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Trailblazers in social work

- Wits University

From addressing white poverty to the injustices of apartheid, the Department of Social Work has held individuals, families and communities together.

The Department of Social Work at Wits has achieved many feats since its birth in 1937 and stands proud with a litany of achievements, luminaries and rebels who’ve championed change.

Alumni include feminists, struggle icons and social agents such as former first ladies, Mama Winnie Madikizela Mandela and Zanele Mbeki founder of the Women's Development Bank, which was established to offer microfinance to poor South African women; and Dr Motlatjie Anne Letsebe, former deputy director-general in the presidency.

On Thursday, 20 October 2022, the Department hosted a ceremony to celebrate its 85th anniversary and contribution to various structures of society. The event was attended by alumni, including members of the first group of African students who registered in the Department after a long struggle with the then ruling government.

Trailblazers in Social Work

Lestebe who read for her Higher Diploma in Advanced Social Work Practice in the late 1970s went down memory lane and recalled the bravery displayed by Professor Cecil Muller, credited for opening doors for African students to pursue higher degrees in the field.

“She managed to get funding from Anglo American to establish the Centre of Social Development at Wits. Through the Centre, we were categorised as employees so that we could receive funding and attend classes in the evening. She was a phenomenal woman. She was a rebel rouser and she did all the things that people thought shouldn’t be done,” said Lestebe of Muller.  

Letsebe and her class were only able to register as students just before they completed their studies. Muller’s persistence deserves recognition added Monica Dube, founder of Dube and Pottas Inc., which employs 34 social workers operating in medical practice. As with other academics at Wits, Muller played a role in supporting detainees and students hounded by apartheid police, as Dube once found herself.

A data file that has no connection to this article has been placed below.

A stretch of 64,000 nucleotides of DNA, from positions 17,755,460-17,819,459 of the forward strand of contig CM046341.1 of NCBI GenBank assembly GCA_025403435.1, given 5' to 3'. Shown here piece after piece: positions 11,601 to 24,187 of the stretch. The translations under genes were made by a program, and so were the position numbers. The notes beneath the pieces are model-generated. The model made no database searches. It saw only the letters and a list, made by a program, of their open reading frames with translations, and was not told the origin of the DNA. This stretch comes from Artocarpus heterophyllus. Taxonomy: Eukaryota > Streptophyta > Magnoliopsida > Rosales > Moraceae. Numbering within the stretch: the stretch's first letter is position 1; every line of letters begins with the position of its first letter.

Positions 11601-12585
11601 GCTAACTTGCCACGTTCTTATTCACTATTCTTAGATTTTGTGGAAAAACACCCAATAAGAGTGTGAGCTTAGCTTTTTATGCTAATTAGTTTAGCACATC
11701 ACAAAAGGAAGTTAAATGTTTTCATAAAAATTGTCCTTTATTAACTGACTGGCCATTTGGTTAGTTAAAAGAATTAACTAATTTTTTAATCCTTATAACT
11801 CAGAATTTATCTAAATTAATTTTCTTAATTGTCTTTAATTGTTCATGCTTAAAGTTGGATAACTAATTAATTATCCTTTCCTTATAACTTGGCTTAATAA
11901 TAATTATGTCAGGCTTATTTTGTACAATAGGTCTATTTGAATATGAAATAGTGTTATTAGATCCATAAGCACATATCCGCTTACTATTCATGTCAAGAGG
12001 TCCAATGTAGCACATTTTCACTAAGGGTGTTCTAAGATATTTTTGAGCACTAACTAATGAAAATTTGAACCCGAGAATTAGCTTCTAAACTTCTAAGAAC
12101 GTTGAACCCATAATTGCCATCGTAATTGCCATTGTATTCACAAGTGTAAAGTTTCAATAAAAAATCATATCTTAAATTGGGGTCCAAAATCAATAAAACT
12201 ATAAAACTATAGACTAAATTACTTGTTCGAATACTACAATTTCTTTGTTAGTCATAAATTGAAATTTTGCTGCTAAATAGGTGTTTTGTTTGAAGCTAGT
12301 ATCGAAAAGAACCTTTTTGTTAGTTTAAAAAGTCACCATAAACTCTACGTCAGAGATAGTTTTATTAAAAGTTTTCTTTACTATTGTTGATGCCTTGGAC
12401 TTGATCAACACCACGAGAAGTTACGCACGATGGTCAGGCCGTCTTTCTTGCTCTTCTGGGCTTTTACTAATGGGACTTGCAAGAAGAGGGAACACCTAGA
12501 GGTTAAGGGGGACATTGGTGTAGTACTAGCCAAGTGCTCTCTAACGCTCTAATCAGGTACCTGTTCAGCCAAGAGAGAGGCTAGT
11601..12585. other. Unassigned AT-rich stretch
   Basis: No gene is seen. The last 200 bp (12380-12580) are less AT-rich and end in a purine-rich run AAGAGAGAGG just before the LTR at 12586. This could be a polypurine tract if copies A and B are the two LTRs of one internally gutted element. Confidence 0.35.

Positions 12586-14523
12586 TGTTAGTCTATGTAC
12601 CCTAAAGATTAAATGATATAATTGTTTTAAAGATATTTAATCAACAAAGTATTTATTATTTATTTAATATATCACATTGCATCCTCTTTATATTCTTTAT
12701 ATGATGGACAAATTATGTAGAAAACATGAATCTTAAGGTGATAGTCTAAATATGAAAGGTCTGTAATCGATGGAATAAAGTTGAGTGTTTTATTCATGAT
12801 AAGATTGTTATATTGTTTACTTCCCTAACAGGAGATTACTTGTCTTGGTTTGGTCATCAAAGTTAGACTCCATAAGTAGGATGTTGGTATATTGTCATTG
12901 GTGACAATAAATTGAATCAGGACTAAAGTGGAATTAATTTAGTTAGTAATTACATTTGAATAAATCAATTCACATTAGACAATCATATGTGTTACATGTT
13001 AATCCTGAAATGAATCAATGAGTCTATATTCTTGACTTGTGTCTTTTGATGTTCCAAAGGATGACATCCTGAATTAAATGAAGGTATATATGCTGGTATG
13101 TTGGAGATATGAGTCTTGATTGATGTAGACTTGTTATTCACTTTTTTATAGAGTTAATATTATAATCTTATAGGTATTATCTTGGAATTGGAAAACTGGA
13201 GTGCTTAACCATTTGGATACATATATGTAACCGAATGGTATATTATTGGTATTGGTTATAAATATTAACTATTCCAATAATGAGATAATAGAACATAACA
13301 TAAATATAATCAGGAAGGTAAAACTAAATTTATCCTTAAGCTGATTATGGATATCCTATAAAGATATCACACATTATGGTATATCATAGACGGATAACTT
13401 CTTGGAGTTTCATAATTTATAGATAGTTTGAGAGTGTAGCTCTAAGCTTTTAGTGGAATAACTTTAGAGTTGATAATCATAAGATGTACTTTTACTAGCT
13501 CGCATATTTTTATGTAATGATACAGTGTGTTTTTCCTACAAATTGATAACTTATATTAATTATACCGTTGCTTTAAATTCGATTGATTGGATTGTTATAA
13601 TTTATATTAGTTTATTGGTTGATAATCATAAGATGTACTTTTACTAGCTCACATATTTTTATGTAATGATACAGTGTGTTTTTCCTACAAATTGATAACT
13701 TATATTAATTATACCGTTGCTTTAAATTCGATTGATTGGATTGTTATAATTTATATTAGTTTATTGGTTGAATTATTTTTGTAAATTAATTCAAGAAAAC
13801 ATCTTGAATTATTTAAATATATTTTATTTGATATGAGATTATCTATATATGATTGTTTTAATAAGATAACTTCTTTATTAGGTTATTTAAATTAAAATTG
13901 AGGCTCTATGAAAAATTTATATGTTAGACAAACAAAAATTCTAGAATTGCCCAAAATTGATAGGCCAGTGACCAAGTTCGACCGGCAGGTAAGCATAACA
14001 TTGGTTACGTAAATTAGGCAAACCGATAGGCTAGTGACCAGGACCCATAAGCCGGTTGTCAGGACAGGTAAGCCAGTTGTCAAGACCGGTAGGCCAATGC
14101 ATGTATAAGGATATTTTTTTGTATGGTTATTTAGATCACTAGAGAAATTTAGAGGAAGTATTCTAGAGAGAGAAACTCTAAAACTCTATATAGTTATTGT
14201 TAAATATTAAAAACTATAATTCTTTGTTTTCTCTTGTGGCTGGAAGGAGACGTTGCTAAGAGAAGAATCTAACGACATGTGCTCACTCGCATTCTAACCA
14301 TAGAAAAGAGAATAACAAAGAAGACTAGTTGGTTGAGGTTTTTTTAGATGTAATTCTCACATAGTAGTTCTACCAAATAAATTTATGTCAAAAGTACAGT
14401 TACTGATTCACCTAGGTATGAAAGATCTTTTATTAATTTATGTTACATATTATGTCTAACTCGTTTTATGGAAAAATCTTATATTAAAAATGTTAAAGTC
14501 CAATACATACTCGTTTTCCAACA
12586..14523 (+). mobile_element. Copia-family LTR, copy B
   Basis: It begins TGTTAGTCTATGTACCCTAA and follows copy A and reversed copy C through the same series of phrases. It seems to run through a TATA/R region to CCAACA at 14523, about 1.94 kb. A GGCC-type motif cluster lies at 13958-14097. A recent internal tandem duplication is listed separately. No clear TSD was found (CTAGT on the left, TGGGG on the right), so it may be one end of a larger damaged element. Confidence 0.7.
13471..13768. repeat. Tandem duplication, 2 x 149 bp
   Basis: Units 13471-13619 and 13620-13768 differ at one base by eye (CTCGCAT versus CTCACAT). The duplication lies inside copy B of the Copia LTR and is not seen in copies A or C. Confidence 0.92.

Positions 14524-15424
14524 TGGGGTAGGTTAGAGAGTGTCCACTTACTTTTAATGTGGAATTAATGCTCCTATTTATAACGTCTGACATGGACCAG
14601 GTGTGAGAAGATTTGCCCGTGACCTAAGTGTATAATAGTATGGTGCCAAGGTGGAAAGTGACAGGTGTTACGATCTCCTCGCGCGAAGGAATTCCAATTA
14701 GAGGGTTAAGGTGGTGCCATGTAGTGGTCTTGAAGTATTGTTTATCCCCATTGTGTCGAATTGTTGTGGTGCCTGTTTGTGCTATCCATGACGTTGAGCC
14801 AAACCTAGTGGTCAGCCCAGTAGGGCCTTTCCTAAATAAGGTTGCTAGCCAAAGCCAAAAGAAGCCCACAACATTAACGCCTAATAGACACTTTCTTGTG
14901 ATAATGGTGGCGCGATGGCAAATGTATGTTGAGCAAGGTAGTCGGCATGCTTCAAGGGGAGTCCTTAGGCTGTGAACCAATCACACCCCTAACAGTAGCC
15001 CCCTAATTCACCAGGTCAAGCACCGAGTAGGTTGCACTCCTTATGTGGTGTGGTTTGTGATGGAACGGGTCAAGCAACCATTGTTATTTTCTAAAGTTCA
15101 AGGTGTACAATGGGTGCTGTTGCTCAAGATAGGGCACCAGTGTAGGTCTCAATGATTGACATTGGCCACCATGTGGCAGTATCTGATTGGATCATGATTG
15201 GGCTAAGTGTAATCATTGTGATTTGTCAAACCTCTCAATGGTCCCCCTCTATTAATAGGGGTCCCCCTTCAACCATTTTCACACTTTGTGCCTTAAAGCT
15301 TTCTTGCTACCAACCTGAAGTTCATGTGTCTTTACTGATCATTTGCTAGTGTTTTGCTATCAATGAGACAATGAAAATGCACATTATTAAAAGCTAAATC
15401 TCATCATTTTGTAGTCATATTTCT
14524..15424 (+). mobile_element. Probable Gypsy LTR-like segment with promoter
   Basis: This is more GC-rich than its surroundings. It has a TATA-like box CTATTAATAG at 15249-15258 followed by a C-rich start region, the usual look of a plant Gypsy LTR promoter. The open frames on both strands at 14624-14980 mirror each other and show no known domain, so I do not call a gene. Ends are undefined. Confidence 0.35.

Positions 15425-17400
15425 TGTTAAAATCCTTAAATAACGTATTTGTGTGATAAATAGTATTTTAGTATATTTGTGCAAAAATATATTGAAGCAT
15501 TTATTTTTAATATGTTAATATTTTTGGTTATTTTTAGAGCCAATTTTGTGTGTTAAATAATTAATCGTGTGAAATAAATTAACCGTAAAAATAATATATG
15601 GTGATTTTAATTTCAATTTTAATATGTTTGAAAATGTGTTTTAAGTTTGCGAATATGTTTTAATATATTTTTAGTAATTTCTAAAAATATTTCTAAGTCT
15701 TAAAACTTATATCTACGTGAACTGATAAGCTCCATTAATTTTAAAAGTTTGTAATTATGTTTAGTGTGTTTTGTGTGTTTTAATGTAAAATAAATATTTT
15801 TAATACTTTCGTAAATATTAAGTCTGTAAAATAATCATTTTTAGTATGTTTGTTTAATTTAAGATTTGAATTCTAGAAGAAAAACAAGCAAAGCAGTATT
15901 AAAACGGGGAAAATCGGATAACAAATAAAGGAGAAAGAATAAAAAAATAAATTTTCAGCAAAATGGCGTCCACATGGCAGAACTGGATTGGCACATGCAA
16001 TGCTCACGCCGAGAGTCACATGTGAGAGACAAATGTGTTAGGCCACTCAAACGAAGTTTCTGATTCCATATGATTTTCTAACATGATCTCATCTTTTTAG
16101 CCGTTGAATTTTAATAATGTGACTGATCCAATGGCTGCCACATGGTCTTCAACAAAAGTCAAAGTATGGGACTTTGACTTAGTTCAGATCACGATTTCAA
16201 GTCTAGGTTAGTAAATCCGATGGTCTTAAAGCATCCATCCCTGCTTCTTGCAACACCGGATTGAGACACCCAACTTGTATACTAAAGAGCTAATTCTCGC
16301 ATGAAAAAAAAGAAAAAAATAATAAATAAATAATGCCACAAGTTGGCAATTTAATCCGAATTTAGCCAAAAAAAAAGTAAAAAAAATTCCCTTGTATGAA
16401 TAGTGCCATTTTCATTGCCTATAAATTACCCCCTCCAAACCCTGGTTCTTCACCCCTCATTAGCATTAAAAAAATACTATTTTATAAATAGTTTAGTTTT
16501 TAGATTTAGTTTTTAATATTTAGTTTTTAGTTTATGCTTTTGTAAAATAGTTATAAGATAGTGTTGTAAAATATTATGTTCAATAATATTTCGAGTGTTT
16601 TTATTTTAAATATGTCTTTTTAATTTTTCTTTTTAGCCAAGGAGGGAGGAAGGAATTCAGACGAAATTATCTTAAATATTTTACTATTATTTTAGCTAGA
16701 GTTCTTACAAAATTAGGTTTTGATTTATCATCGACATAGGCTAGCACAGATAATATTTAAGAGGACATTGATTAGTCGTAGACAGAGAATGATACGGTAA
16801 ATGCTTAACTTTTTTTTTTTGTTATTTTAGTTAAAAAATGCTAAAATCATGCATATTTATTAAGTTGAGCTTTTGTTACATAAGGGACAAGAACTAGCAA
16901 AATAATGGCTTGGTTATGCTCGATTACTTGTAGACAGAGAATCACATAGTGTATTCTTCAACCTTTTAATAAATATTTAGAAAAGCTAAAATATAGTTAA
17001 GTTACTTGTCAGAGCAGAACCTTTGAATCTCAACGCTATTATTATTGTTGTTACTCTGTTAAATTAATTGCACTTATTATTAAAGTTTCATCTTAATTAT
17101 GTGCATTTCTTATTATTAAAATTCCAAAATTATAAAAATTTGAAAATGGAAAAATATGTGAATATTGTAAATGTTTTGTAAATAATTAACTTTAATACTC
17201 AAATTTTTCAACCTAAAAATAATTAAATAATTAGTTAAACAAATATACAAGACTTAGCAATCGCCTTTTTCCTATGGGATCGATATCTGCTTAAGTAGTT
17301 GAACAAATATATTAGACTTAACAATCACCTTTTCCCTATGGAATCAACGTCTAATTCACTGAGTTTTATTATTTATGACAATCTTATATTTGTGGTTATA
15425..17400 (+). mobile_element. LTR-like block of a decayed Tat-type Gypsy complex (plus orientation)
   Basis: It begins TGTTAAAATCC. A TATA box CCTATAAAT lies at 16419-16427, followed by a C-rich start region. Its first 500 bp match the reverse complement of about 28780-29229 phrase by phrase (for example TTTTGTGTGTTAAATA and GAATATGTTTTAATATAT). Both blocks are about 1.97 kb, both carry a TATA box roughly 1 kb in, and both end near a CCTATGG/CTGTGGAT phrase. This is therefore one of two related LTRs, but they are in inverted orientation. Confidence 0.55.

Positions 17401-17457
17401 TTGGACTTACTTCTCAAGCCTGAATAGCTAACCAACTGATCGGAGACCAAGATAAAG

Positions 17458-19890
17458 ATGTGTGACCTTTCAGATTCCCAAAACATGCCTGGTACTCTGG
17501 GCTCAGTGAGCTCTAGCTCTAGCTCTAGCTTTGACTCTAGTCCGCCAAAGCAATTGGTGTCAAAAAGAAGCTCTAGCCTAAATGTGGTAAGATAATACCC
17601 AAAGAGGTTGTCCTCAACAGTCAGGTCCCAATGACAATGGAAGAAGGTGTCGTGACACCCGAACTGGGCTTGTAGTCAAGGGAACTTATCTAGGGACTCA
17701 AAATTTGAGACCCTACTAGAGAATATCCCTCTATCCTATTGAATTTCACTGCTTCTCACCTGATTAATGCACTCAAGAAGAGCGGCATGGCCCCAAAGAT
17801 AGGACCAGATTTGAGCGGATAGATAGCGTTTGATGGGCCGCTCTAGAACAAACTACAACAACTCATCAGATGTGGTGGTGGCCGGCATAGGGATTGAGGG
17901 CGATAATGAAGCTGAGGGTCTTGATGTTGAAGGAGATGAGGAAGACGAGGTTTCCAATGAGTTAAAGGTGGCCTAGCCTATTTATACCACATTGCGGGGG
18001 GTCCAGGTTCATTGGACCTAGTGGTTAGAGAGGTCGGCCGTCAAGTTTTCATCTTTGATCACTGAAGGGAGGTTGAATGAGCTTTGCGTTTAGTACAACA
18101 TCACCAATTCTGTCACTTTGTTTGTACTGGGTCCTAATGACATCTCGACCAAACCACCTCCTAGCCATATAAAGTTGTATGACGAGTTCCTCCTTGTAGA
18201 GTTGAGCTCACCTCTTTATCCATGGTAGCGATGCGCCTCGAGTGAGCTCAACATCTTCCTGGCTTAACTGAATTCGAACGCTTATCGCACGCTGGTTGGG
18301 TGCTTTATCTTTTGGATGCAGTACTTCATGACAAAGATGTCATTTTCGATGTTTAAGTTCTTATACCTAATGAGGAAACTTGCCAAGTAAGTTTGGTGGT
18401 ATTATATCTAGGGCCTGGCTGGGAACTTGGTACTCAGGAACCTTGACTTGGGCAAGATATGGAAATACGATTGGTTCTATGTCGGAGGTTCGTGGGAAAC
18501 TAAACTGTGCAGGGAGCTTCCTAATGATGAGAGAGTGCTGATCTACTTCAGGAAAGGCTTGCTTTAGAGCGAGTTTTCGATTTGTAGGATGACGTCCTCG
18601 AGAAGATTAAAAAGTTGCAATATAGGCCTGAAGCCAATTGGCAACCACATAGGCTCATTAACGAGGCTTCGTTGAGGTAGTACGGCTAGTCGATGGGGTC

In earlier years, the report titled The Poor White Problem in South Africa: Report of the Carnegie Commission" published in 1932 around the poverty among white South Africans, also informed the department’s mission to produce graduates who were ready for the job and challenges facing society. The report focused on the economic, psychological, educational, health, and social aspects of white poverty.

Proud Moments and the future

Boasting about the academic and research achievements, Dr Busisiwe Nkala-Dlamini, Head of the Department told students and guests that the Department was the first in the country to acknowledge the need for a transformed curriculum.

“In 1983 the Department made a conscious decision to include African perspectives in the curriculum. They did this by publishing and using the material in their teaching. They were, however, cognisant that there was not sufficient literature. This is one of the agendas, high on the list of the department, to produce African perspective literature and prescribe it in teaching. As a leading research-intensive university we are building and shaping cadres, who will use their research and practice to build a strong democratic ethos in society.”

Nkala-Dlamini said the department was committed to quality teaching and had a high number of PhDed lectures. “Eleven out of 12 teaching staff hold PhD’s” a significant achievement as the quality of staff and research output impacts teaching quality.

Staying ahead of the times, the Department achieved a major milestone in 2019 when it was accredited as the first department in the country to provide masters in the field of school social work. The first cohort was enrolled in 2021 and will graduate in 2022.

Alumni heaped praise on the Department for preparing them well for the world of work and dealing with clients.

PhD candidate and Top 200 Young South African nominee Aldridge Munyoro attested to this and read feedback from graduates who stated that the Social Work In-Practice module was beyond excellent.

“Social work gave me everything,” said Mbeki a successful development activist and social entrepreneur.

“The methodology, from case-work, group work, social policy, research – this is what I have used everywhere.”

She encouraged young graduates to use their skills beyond social work and not to wait for government employment.

This call supported earlier speakers and social workers from different industries and times who reflected on the contribution of social work to various sectors. Prof. Jean Triegaardt spoke about the evolving profession in South Africa, Dr Letsebe reflected on social work in the public sector, Mrs Vicky Mkhize on the distinct contributions to the private sector and Ms Tasneem Bhula on the contributions of social work in the non-government sector.